- Emotional exhaustion- the fatigue that comes from caring too much, for too long;
- Depersonalization- the depletion of empathy, caring, and compassion, and
- Decreased sense of accomplishment- an unconquerable sense of futility: feeling that nothing you do makes any difference.
Nearly all the research on burnout is on professional burnout, specifically in the helping professions, but a growing area of research is on parental burnout. What research is finding is that the first element of burnout, emotional exhaustion, is the one most strongly correlated with negative impacts on our health (Nagoski & Nagoski, 2019).
I’ll summarize some of the extensive research done by the Nagoski sisters and compiled in their incredible book, “Burnout: The Secret to Unlocking the Stress Cycle”:
Burnout is most often caused by a buildup of unresolved and continuous stress. Even when the stressor is gone, our bodies are stuck in that fight, flight, freeze state, or “stress response.” A stress response is the neurological and hormonal activation that pushes blood in your muscles, glucocorticoids to keep you going, and endorphins to help you ignore how uncomfortable all this is. Your heart rate and blood pressure increase, muscles tense, senses heighten, digestion slows, immune functioning shifts. Let’s say the stressor was a presentation at work, your child having a meltdown, a fight with your partner…once those things are over, you’re good right? Not exactly. The intensity will lessen perhaps, but removal of the stressor alone doesn’t resolve the stress in our bodies. We have to do something to complete the stress cycle.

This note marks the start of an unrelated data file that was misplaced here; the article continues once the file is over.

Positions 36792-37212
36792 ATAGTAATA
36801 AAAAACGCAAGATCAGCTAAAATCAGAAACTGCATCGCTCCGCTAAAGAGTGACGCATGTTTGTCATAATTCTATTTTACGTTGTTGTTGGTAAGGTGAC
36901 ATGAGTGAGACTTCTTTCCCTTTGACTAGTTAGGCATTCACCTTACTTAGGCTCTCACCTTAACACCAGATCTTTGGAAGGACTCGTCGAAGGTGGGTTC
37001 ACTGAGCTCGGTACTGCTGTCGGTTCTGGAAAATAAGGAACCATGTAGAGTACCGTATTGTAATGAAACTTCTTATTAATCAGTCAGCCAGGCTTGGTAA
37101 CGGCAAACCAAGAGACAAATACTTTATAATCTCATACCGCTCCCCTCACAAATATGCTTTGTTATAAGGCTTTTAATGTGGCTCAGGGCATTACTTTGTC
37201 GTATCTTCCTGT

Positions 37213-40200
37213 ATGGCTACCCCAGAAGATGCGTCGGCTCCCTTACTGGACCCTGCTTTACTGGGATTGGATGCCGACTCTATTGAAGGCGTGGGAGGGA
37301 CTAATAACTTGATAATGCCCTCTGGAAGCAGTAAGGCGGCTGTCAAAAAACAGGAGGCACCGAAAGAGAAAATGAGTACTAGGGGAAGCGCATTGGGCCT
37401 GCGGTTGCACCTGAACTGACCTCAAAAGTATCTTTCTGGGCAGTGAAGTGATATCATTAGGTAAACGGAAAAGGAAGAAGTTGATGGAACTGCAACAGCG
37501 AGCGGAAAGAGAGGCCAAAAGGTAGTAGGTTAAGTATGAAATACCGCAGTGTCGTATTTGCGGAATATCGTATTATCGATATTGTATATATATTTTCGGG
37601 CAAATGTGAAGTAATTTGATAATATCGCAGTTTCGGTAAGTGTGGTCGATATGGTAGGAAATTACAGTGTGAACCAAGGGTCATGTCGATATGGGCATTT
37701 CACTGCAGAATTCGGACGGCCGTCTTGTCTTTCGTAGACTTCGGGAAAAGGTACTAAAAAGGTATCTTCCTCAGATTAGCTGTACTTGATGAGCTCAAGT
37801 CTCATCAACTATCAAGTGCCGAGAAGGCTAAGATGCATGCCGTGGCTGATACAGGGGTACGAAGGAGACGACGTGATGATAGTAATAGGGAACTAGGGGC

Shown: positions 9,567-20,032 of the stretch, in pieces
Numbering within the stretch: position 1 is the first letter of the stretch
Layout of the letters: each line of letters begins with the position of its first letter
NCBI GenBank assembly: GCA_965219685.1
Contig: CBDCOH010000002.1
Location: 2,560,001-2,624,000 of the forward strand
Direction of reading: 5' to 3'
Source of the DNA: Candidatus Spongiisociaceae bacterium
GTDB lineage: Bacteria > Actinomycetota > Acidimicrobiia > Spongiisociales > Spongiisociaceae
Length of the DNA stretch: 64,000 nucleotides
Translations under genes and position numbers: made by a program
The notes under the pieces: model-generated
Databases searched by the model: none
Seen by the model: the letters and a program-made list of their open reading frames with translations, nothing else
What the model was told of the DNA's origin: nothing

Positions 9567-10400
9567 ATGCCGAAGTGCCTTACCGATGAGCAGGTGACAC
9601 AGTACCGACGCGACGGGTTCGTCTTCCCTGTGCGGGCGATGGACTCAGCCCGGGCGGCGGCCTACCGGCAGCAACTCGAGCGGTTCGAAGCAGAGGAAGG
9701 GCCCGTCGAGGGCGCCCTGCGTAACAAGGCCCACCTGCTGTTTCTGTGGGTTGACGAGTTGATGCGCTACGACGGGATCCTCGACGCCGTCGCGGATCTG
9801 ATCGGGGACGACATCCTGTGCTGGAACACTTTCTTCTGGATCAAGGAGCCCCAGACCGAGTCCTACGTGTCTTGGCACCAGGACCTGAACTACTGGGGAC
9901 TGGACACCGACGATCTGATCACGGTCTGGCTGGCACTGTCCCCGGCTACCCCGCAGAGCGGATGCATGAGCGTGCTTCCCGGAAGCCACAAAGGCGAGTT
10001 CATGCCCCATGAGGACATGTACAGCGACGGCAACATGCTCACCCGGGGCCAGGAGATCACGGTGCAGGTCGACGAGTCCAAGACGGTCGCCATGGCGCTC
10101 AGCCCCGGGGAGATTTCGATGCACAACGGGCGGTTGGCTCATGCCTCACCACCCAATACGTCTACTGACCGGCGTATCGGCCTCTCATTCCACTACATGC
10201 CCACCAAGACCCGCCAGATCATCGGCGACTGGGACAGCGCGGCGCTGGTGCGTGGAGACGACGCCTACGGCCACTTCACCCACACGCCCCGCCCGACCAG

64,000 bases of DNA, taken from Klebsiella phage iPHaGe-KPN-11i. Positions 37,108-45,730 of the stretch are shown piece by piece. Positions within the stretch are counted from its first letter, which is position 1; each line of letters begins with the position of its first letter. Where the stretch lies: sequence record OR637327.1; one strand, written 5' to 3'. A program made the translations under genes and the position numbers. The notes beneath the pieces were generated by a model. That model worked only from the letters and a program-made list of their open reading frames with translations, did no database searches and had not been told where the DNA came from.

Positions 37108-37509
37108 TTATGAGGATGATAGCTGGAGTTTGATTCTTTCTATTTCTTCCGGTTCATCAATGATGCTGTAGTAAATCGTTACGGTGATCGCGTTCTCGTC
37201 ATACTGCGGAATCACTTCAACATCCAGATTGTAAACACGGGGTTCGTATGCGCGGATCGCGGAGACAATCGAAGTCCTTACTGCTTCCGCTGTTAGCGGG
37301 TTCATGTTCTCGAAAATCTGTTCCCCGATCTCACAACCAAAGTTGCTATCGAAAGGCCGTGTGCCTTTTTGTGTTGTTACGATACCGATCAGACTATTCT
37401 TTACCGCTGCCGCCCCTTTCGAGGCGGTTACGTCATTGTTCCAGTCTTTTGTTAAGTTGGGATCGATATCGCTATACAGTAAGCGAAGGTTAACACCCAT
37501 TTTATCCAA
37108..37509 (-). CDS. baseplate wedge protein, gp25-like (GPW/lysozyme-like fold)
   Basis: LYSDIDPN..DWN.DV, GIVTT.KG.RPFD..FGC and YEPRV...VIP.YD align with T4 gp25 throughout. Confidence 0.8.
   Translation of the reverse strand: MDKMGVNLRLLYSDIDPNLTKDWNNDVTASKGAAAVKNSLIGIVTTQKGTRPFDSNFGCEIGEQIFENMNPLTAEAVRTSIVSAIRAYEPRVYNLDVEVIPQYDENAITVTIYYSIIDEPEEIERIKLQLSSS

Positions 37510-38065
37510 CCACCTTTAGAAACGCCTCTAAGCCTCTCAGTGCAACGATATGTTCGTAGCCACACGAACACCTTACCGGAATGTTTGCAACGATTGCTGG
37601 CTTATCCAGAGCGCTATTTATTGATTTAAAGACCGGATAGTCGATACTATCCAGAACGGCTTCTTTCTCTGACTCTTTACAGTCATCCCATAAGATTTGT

The secret to unlocking the stress cycle is finding ways to complete the cycle, otherwise our bodies never fully come down from the heightened physiological effects of fight, flight, freeze. The most efficient way to complete the cycle is any kind of physical movement; if that’s not an option, other effective strategies include deep slow breathing, positive social interaction, laughter, affection, cathartic crying, and creative self-expression. EMDR is a great therapy for resolving the physiological effects of trauma or repeated stressors. Yesterday, I tried a 20 second hug with my child after a meltdown. The rule is you both have to be in your center of gravity. One person can’t be leaning, you are both equally supporting each other. As we hugged, I felt his body relax and he said, “you know I love you right?” I do bud. I love you, too.
I think the question we have to ask ourselves is whether or not our irritability, anxiety, anger, or depression-like symptoms are actually a result of burnout. If they are, then we can work to find ways to complete the stress cycle in our bodies. Since there is no end to stressors, just don’t forget to keep doing it.
Wishing you many happy completions,